SASKATOON -- For Glen Green, a routine walk with his dog turned into a rescue mission on Monday afternoon.

He was walking his dogs with his daughter, Alexandra, near the river south of Saskatoon when he heard a commotion in the water.

“I looked down and there she was,” said Green.

At first Green thought someone was calling for their dog. It turned out to be a woman in the water in distress, calling for help.

“I heard ‘help’ so I immediately got out my phone. I heard ‘help’ again and I called 9-1-1,” Alexandra said.

“I didn't know what was going on but I thought I better be safe than sorry. Thank goodness I did,” she said.

While Alexandra was on the phone with emergency crews, Green worked to get the woman, who had gone in after her dog, out of the water and onto the ice where they waited for emergency responders from Saskatoon to arrive.

“The initial thought was you go and help. You don't even think. I mean it was just like, someone’s calling for help. You go and you help,” said Green.

Green says the woman, Leah Grigg, helped push her dog, Abby, out of the water and onto the shore before climbing onto the ice shelf herself.

Leah Grigg and her dog Abby.

Grigg’s partner Heather Jamison says Grigg regularly walks their dog along the river. On this day, the dog got away on the ice and fell through.

Green called Jamison to tell her what had happened.

“I’ve never jumped so fast in my life. I left my house with no socks on and pyjamas, put my feet in boots and drove as fast as I could here,” said Jamison.

Jamison says Grigg turned away from her dog for a second and heard the dog fall through the water. Without thinking, she followed the dog in to try and save it, which then caused Grigg to fall though and drift down the river.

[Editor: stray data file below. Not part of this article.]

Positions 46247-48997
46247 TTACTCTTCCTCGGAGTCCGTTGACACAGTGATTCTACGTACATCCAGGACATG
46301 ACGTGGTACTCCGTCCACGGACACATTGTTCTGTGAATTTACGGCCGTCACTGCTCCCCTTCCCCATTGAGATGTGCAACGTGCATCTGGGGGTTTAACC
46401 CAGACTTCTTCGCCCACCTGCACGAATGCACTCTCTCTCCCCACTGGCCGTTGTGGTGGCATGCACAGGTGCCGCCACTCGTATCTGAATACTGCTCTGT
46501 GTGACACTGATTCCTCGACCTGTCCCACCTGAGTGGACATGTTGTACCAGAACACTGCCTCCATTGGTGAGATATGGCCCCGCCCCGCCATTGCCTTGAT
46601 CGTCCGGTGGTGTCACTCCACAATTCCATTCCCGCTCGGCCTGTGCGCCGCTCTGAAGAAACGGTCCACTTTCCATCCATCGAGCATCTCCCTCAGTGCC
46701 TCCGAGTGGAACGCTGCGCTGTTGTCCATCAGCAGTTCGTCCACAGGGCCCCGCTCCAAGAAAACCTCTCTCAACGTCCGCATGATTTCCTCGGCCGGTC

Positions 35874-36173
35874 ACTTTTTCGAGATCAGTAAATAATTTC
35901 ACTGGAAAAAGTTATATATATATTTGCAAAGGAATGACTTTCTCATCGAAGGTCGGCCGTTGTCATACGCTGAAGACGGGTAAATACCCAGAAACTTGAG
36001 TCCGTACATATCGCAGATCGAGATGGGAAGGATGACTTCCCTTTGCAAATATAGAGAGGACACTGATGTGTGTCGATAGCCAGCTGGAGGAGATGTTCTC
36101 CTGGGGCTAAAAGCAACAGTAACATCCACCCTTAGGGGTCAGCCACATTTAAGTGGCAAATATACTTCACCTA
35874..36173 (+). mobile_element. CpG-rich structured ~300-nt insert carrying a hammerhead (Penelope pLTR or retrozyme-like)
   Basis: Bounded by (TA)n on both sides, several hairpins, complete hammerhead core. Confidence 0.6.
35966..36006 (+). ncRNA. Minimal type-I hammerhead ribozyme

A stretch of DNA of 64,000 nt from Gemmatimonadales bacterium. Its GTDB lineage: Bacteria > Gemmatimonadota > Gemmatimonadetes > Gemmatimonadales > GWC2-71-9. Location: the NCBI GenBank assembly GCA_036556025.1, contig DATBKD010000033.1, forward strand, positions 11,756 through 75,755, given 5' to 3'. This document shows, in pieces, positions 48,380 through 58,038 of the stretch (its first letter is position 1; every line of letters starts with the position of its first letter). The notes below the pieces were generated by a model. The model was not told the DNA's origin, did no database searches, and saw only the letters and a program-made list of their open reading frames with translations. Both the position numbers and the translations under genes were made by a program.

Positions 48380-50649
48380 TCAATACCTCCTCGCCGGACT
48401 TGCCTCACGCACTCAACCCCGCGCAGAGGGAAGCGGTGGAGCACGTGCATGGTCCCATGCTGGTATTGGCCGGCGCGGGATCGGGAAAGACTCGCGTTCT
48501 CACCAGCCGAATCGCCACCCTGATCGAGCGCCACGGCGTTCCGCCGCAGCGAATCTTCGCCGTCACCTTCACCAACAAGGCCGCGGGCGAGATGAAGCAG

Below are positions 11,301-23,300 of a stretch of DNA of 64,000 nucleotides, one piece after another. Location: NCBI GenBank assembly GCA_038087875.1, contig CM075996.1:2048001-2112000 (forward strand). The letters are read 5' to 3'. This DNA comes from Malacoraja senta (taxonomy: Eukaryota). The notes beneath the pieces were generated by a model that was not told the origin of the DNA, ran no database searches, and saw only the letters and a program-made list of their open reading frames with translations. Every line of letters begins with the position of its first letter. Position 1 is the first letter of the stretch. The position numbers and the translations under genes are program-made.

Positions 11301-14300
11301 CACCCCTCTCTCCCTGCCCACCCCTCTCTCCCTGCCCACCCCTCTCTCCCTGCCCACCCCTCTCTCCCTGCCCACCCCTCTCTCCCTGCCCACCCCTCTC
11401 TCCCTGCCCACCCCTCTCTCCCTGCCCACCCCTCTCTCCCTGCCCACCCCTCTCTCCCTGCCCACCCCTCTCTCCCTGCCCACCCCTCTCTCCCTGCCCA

With only a handful of days with below-zero temperatures, the ice on the river remains extremely thin. The Saskatoon Fire Department is warning people about the dangers posed this time of year.

“We’re still early in the season, there’s still lots of ice growth on the river to come yet,” said Assistant Chief Wayne Rodger.

The Saskatoon Fire Department is urging people to stay off the ice, as it is dangerous and unpredictable.

Rodger says if a dog goes into the water odds are it can find a way out on its own. If it can’t, you should call the fire department which has trained professionals to help.

As for Grigg, her partner says she is in hospital in stable condition and that the dog is doing well.

“She’s very, very grateful that somebody was there at the right place at the right time to save them both,” said Jamison.

Glen Green says despite the ordeal, he is happy he could help but says anyone would have done it if they were in his situation.

“(Leah is) so brave, so strong I have all kinds of admiration for her saving her dog,” said Green.